Yesterday's fund-raiser for America's Second Harvest of the Big Bend went off without more than a couple of hitches, a wondrous fact considering it was a first annual event.
My friend and former employer, Denise, and her employees worked for months to put on this fund-raiser, one held in the downtown park that included musical acts, poetry and literature readings and an experimental theatre piece about hunger. Hundreds of local schoolchildren crafted bowls out of yarn, clay and paper mache for the event. The empty bowls were displayed on rows of tables containing facts about hunger. A silent auction included artwork created by local artists and donated to the cause, and local eateries donated all kinds of yummy soups and breads for the people who showed up. The attendance wasn't stellar though the event had been promoted on the radio and in the newspaper, but it made the food bank some good money and laid the groundwork for similar events in the coming years.
I got there at 3 p.m. and stayed to help pack everything in the trucks after the event. My biggest job was to hang out at the table that held flyers about hunger and the food bank and one of the band's CDs that were on sale. There were about a trillion volunteers - school kids from the various Tallahassee schools - on hand to man tables, put up and take down tents and tables and pack and unpack the bowls and works of art. It was amazing to see just how much work and coordination it took to pull off such an event, and I was sad that I didn't work there anymore and couldn't have been responsible for helping the event come to fruition. That's probably why I worked so hard after the event to take down tents and load trucks, my knees stiff and hurting by the time the evening was over.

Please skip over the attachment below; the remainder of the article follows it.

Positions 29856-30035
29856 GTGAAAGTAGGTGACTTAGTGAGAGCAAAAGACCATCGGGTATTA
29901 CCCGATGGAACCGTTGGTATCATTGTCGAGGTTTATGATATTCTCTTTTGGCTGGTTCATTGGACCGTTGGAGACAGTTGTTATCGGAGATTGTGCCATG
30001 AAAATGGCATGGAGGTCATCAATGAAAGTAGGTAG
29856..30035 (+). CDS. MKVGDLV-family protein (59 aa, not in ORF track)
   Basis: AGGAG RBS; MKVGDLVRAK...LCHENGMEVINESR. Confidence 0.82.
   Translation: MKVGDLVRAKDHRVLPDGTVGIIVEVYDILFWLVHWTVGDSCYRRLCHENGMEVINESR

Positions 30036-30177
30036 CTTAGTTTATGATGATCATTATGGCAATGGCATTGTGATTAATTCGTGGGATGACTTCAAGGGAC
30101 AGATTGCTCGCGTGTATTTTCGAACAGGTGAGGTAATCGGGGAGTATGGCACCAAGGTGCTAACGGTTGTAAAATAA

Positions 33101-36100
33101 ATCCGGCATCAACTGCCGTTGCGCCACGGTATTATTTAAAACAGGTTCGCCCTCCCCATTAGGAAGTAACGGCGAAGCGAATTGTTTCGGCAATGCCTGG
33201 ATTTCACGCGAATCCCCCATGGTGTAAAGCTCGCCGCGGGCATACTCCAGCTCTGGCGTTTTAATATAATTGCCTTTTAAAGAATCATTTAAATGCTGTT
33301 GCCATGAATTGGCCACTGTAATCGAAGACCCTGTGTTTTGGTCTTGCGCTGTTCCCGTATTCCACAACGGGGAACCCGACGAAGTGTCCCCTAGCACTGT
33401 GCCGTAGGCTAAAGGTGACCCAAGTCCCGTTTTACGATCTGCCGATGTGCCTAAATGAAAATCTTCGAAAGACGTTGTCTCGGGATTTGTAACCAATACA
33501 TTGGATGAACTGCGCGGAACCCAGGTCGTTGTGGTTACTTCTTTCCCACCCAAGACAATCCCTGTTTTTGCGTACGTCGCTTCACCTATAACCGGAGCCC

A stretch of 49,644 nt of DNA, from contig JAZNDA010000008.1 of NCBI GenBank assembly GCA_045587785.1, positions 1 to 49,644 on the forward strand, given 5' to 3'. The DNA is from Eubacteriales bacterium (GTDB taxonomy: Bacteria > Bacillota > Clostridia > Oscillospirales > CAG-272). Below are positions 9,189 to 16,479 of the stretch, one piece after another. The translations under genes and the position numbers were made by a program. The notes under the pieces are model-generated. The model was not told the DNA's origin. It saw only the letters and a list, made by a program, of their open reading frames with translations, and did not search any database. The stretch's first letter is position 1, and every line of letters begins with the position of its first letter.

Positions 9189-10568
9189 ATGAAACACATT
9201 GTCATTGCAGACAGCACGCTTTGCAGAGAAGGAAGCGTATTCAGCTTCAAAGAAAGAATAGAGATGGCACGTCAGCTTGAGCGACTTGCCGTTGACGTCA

Afterward, I went with Denise and her husband, a board member and a couple of employees and friends to dinner. I didn't get home until 11 p.m., but I had a great time. The board member was a cute and single CPA who was funny and nice, too. I put in a word with Denise, and she has promised to have us both over to dinner at her house and perhaps feel out the situation with said board member.
At home, I have thrown every pencil I own into a drawer and hidden all papers and other items that remind me of the LSAT. I have been battling a desire to write to the LSAC - the people who administer the LSAT - and request that my test never be scored. I can do that, you know. I still haven't made a final decision (I still have seven more days to make up my mind) but if I decide to have the test scored, I will have the results by October 23.
Now, I am facing the task of writing a personal statement for my applications. Two people have yet to write and mail the recommendation letters they promised, so I will have to get on them (in a nice way!) as well. For the next week, though, I think all I'm going to do is sleep, read for pleasure and try to have a little fun.